April 20, 2023
As a small business owner, succession planning could be a major risk to your business. Ensuring a smooth, tax-efficient transition from one generation to the next is the ideal outcome, and in some situations, an estate freeze can be a helpful tool.
Who might consider an estate freeze?
Before we dig into the details of an estate freeze, it is important to understand who might want to consider one. Typically, an estate freeze would be undertaken by an incorporated family business owner with an eye on retirement who wishes to pass the
business ownership on their death to someone else, usually one or more family members. The business will have gained value over time and be expected to continue to grow.
Further, the business owner would be confident they do not require the business' future growth to fund any lifestyle or legacy needs, such as retirement provisions.
In addition to passing on eventual ownership, the prospective owner will also be taking on the tax liabilities resulting from any gain in the business' value, starting from the date of the estate freeze. In turn, this will reduce the current business
owner's tax bill on the eventual business transfer.
What is an estate freeze?
An estate freeze is a tool that can help a family business owner minimize a significant tax bill when they transfer ownership of their business to someone else, often a child or another family member, or in some cases, a family trust.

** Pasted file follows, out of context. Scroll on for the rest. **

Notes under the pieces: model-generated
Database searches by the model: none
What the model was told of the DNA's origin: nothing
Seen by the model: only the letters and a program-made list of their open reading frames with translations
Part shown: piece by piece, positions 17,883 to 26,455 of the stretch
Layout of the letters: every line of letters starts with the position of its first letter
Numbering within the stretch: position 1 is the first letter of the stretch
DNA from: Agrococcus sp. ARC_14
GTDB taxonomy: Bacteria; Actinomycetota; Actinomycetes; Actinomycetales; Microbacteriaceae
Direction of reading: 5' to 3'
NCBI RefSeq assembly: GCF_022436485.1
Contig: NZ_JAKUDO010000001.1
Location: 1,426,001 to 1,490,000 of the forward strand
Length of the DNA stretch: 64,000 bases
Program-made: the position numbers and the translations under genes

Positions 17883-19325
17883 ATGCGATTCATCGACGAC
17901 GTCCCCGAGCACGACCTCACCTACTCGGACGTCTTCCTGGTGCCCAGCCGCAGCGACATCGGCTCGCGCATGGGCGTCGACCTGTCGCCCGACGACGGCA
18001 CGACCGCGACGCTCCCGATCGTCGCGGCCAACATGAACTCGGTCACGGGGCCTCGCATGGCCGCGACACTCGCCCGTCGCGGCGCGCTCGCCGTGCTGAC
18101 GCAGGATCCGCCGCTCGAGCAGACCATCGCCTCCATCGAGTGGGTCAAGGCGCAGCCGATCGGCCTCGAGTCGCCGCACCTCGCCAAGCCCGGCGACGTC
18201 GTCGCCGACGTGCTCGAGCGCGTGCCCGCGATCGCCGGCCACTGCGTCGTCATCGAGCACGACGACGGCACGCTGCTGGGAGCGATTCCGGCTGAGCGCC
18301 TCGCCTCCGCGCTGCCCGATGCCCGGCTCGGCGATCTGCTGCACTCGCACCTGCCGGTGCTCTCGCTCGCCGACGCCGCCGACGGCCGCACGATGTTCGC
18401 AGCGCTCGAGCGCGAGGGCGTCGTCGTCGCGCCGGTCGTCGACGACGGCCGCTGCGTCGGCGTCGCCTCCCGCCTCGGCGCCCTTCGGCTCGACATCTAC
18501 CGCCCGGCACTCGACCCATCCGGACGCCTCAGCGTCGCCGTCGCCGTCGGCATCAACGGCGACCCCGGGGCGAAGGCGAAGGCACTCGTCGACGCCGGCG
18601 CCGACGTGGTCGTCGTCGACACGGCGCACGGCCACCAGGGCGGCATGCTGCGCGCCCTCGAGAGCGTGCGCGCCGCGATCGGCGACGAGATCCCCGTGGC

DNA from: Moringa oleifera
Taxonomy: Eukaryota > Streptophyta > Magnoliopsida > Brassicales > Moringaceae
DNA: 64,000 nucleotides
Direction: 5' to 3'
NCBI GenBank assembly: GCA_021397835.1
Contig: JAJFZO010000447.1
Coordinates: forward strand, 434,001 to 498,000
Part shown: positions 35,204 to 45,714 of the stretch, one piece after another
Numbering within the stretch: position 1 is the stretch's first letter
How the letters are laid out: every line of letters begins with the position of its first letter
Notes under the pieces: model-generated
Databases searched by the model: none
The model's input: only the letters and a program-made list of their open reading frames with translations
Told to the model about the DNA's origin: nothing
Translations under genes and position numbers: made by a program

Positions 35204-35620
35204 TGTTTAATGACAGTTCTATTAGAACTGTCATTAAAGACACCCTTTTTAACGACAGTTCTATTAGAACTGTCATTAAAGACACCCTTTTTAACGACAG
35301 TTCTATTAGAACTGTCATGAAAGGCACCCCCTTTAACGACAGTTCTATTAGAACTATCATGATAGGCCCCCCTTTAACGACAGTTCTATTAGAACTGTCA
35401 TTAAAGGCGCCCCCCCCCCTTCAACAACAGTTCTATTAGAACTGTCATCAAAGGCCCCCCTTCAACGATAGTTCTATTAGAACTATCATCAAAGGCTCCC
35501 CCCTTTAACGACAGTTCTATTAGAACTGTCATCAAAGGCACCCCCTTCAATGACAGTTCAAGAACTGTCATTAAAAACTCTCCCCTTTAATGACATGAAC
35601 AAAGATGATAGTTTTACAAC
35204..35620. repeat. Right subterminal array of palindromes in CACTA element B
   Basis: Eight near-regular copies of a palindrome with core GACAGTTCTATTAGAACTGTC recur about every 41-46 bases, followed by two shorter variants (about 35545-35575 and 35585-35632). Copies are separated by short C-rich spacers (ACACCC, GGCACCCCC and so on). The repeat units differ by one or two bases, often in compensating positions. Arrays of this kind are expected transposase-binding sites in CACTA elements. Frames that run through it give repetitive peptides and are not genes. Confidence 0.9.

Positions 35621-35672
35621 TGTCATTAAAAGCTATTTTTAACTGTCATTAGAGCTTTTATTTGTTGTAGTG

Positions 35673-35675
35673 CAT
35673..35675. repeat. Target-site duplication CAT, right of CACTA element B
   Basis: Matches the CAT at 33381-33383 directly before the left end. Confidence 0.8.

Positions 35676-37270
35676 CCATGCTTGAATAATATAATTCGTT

It accomplishes this by 'freezing' the business's current value in a set of newly issued fixed-value preferred shares held by the current business owner in exchange for their existing common shares. This move effectively zeros the company's value at that
point in time, allowing new common shares to be issued at a nominal value to the new shareholder.
The new common shares track the growth of the company, such that any future appreciation of the business' value and its associated tax liability is assumed by the new shareholder.
For the current business owner, tax liabilities on the preferred shares are deferred until redemption, death, or the sale of the business.
What are the benefits of an estate freeze?
There can be tax benefits to the current and future business owners in an estate freeze. When estate planning, the current owner will know their tax liability on death relating to their business interests since their ownership value is fixed via their
preferred shareholding. Their tax bill will not increase if the value of the business grows—such liabilities will be passed to the future owner.
For a new shareholder, they are only liable to pay capital gains tax on the value of the company from the date of the estate freeze. Without a freeze, they would have to pay tax on gains accrued from the incorporation date. Also, if they are in a lower
tax bracket than the current owner and decide to sell, they will face a smaller tax bill.
Business owners can also use an estate freeze to ensure certainty about future ownership while retaining business control. The fixed-value preference shares can have special voting rights attached, or the newly issued common shares can have limited voting.
Another option is to hold the common shares in a family trust.
Estate freeze planning
Planning an estate freeze is a significant step. It should be undertaken only with advice from trusted experts, including your financial advisor, accountant, lawyer and an experienced business valuator.
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